“There’s something to the research of one’s cultural and musical identity that’s wrong with this country. There’s a point in history where you see that, in some countries, artists have stopped nurturing their traditions. Even those who keep writing songs in their own language, or even dialect, started to do it in an American way – especially in mainstream music, but even in alternative music you see very little of that heritage.” For Cammarata, that applies at a local level too. “With traditional Sicilian music, I see that they only study it now in academies or universities as musical ethnology. It’s like studying Latin. So this music has totally disappeared from our DNA. You see all these artists wandering around, searching for their identity, and it’s tough. That happened to me as well, because I felt I had the instinct to express myself through music, but I had no roots. When it comes to roots, I looked somewhere else ever since I was a child.”
After a few years spent jamming songs by The Stones and The Strokes in local rock covers bands, he stumbled upon an artist, late at night on MTV, who proved to be a significant catalyst in his own understanding of what songwriting could mean: Damien Rice. From that moment, whatever those seminal rock bands may have carried in swagger felt less powerful than the intimacy of bearing one’s soul on record. “Suddenly it felt legitimate that I could do that too, to be so intimate in both the writing and singing of a song. So I decided to put my shyness aside, and that’s when I started to show my music to people.”
When Cammarata finally met Rice – following a string of successful slots opening for the likes of Ben Harper and Patti Smith – it was a dream come true. After seeing his show in the awesome Taormina theatre, the two hung out for some beer and chats, and they quickly struck up a friendship. “We spent the whole night just playing around in the streets of Taormina, this beautiful town near the Etna volcano. I played him some of my songs, including one called ‘Miriam’. As soon as I finished it he said: ‘I wish I’d written that song’.” Cammarata visibly glows recounting the story, the ultimate validation of his own artistic vision from someone who had achieved it all at a high level. “Of course, I don’t know if he really meant it, but it meant a lot to me. It’s cool because he kind of turned from my hero to a colleague. You just think, ‘This guy’s much bigger than me, super successful, but we do the same job.’”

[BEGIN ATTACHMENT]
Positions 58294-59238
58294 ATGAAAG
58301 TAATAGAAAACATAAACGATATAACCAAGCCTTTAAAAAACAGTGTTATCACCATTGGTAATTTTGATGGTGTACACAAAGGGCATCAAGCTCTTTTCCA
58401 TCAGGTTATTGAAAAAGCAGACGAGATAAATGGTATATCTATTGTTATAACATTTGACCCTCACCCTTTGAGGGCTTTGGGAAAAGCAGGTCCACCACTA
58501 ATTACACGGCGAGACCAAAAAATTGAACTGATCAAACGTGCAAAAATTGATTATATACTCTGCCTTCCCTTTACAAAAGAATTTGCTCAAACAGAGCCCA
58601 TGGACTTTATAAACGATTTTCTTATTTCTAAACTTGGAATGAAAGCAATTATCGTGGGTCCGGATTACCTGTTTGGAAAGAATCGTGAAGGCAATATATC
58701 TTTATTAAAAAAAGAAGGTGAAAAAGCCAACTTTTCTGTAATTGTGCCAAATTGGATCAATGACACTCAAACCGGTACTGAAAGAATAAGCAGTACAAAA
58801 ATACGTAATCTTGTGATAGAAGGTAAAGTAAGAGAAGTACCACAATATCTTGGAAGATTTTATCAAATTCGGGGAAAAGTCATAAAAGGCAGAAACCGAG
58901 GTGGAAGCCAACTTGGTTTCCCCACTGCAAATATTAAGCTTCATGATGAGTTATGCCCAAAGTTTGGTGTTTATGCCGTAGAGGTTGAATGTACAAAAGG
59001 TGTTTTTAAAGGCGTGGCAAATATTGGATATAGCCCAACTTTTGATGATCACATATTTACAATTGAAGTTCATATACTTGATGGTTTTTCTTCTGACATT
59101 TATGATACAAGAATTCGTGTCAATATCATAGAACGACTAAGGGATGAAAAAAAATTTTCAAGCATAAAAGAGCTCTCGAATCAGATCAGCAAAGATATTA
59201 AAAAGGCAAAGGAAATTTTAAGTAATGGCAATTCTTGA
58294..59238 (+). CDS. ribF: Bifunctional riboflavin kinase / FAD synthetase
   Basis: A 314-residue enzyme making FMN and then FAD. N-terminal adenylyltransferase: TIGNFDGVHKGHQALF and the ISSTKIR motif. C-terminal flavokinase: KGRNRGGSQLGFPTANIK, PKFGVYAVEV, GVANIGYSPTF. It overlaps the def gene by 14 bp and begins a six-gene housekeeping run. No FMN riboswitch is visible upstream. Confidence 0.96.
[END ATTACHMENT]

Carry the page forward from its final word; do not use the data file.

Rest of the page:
As far as jobs go, Cammarata seems to be hitting every target. His recent live activity has seen him perform at festivals such as Reeperbahn and Kaltern Pop, and at shows with Lucinda Williams, the Dears, Emilíana Torrini, and Justin Nozuka. He’s playing SXSW again this year, a place he already knows and loves. “SXSW is a very special event, and I think it’s the best place to be if you work in music. It’s always been a good place for me to make connections – but at the same time, I just love playing in the U.S., because I think they have some of the best audiences. Austin is such an amazing and vibrant town, and it’s always been a pleasure to play there.” This time he gets to show off his new songs, and one suspects they will go over well in another city that carries its own unique energy and character.
Among the records Cammarata has made across his career to date, none capture the artist’s spirit of honesty in music more perfectly than his latest album Of Shadows. Equal parts tender and powerful, it came about as an organic reaction to the end of a relationship (“I can’t plan records,” he readily admits), and the record began with the writing of a song that remains crystallised in that time of his life. “After I wrote ‘Long Shadows’, I knew it was the right time. I remember writing it in Spain on a day off when I’d just had a really disappointing, disillusioning moment in love. The woman that I loved just decided to quit it with me. So I spent a whole sleepless night writing this song, and after I recorded it, I sent her the song. It didn’t work, of course…”